The bald eagle has returned to Lorain County in a big way.
Grant Thompson, chief naturalist for the Lorain County Metro Parks, gave a talk on the subject May 2 at the Wellington Reservation on Jones Road, just a stone’s throw from where bald eagles have taken up residence. That nest was discovered earlier this year to the northwest of the park.
Thompson pointed to the pesticide DDT as one of the main contributors to the national bird’s decline and the dangers of bringing it back to combat illnesses spread by mosquitoes like the Zika virus.
“The elimination of DDT from our pesticide system was perhaps the most important step in their recovery,” said Thompson. “There is no way to consider the eagles and to use DDT, because it will inevitably get into their food supply.”
DDT was introduced after World War II as a means to revolutionize farming. Adverse effects from the pesticide, though, quickly became apparent.
Combined with Lake Erie pollution in the 1960s, the chemical led to the decline of many fish species that bald eagles depend on. Use of DDT was banned in 1972 with the passage of the Federal Pesticide Act. A year later, the Endangered Species Act was passed with the bald eagle first on the list.
By then, however, the damage had already been done.
In 1963, there were just 417 breeding pairs left in the lower 48 states. Fifteen pairs were located in Erie, Lucas, Ottawa, and Sandusky counties at that time.
Those numbers continued to decline over the next 20 years, culminating in only four pairs being documented in Ohio between 1975 and 1979.
The beginning of a multi-faceted approach to restore Ohio’s bald eagle population came in 1979:
• Placing eagles born in captivity into nests that had been abandoned, mostly due to the effects of DDT.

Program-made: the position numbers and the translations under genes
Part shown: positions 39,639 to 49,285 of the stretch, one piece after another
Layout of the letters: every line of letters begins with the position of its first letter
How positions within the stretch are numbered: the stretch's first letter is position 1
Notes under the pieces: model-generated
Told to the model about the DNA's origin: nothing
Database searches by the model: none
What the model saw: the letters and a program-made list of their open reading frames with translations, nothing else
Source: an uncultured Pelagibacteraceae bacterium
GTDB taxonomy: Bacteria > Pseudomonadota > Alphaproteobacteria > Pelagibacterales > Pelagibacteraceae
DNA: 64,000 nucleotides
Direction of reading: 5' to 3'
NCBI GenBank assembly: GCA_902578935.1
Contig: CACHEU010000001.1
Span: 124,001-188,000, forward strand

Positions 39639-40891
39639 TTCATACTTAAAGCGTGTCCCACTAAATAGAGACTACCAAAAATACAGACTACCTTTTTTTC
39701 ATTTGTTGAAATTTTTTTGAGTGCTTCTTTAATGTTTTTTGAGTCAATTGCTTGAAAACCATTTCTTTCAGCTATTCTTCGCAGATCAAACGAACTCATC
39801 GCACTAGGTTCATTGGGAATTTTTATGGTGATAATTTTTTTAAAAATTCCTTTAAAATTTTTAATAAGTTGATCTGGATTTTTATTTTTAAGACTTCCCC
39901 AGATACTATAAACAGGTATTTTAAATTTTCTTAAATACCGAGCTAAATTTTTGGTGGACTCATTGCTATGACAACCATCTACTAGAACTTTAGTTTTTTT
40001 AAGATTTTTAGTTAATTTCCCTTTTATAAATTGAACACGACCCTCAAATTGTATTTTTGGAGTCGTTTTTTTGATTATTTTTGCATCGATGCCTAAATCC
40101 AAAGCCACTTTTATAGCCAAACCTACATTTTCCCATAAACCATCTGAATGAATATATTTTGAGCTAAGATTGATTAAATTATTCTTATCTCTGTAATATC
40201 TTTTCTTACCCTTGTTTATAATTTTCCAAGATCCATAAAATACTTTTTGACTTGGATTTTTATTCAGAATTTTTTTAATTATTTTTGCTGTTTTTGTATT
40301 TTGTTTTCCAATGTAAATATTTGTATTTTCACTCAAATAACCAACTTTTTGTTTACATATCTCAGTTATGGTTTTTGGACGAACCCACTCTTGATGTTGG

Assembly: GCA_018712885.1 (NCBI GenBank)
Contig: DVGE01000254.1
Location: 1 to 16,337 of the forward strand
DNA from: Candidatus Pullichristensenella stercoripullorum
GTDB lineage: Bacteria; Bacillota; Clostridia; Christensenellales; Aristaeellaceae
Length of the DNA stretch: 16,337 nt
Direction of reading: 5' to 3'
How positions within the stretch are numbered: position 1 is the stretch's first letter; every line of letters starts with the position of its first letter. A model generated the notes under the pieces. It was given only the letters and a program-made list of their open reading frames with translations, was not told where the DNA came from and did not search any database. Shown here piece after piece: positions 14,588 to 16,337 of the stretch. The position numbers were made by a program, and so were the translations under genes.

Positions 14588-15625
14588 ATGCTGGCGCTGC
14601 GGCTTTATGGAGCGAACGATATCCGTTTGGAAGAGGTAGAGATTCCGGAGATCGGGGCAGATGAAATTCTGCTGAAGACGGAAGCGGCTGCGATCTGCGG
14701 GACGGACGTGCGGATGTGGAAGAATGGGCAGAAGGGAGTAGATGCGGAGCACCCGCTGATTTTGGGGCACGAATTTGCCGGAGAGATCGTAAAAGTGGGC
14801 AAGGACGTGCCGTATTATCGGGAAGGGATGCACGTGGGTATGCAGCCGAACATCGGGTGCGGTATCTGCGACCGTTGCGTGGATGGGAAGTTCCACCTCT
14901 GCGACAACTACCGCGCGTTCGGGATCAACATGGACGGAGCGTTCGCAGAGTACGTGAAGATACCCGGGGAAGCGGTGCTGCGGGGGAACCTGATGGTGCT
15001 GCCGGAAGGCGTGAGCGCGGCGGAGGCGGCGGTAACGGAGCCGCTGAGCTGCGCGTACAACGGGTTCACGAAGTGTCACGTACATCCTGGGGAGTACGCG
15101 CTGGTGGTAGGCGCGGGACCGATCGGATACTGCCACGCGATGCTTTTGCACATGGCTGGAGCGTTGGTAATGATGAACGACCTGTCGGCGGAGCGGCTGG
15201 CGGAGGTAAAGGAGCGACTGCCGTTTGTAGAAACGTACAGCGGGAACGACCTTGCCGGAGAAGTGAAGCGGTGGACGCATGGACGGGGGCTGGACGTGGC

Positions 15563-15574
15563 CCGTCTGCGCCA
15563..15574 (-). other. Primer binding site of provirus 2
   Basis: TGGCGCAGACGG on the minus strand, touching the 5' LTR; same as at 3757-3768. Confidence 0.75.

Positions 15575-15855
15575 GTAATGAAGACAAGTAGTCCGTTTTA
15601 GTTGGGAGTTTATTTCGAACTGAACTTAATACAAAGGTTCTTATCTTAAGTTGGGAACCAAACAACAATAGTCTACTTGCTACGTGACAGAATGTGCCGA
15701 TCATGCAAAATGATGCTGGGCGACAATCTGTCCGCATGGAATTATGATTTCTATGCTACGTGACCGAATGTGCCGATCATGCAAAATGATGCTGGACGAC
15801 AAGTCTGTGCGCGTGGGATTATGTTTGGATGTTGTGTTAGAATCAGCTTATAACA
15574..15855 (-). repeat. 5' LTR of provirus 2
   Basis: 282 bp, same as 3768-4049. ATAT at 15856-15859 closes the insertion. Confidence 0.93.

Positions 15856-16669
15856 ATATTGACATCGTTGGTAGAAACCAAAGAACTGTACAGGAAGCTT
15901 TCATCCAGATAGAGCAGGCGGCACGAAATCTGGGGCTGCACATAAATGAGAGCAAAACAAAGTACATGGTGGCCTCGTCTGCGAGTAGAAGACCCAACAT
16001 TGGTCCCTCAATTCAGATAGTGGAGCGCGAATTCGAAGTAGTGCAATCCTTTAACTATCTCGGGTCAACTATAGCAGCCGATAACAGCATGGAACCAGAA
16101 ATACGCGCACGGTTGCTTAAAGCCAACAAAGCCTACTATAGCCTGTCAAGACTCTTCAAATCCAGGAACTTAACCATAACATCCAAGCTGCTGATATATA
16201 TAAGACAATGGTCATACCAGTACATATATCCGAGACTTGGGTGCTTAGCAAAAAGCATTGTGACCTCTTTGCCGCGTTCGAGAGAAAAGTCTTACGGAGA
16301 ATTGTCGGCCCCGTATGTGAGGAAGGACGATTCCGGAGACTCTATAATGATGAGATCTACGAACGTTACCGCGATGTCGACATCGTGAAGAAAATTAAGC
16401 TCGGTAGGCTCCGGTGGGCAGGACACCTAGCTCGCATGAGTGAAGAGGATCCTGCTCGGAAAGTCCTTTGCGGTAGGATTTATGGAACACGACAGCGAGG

• Making greater attempts to rehabilitate injured eagles.
• Educating the public and landowners on the importance of protecting eagles and the effects of human interference.
• Creating nests and nesting platforms where no suitable trees existed for a natural alternative.
The state Division of Wildlife hoped to have 20 nesting pairs by the year 2000. It reached that goal eight years early in 1992.
By 1999, approximately 70 nests had returned to Lorain County. That year also saw the bald eagle removed from the endangered species list.
As of 2014, Ohio is home to 200 nesting pairs, with nine of those in Lorain County.
“There has to be some alternative to going back to DDT,” said Thompson. “We can’t take the easy way out.”
Jonathan Delozier can be reached at 440-647-3171 or @DelozierNews on Twitter.
Jonathan Delozier | Wellington Enterprise Naturalist Grant Thompson speaks May 2 on the efforts behind revitalizing the bald eagle population in Ohio.
Photo courtesy of David Lengyel Bald eagles can be seen in the treeline to the northwest of the Wellington Reservation Metro Park on Jones Road. They are part of a growing population in Lorain County that includes eagles in Vermilion, Oberlin, Avon Lake, and North Ridgeville.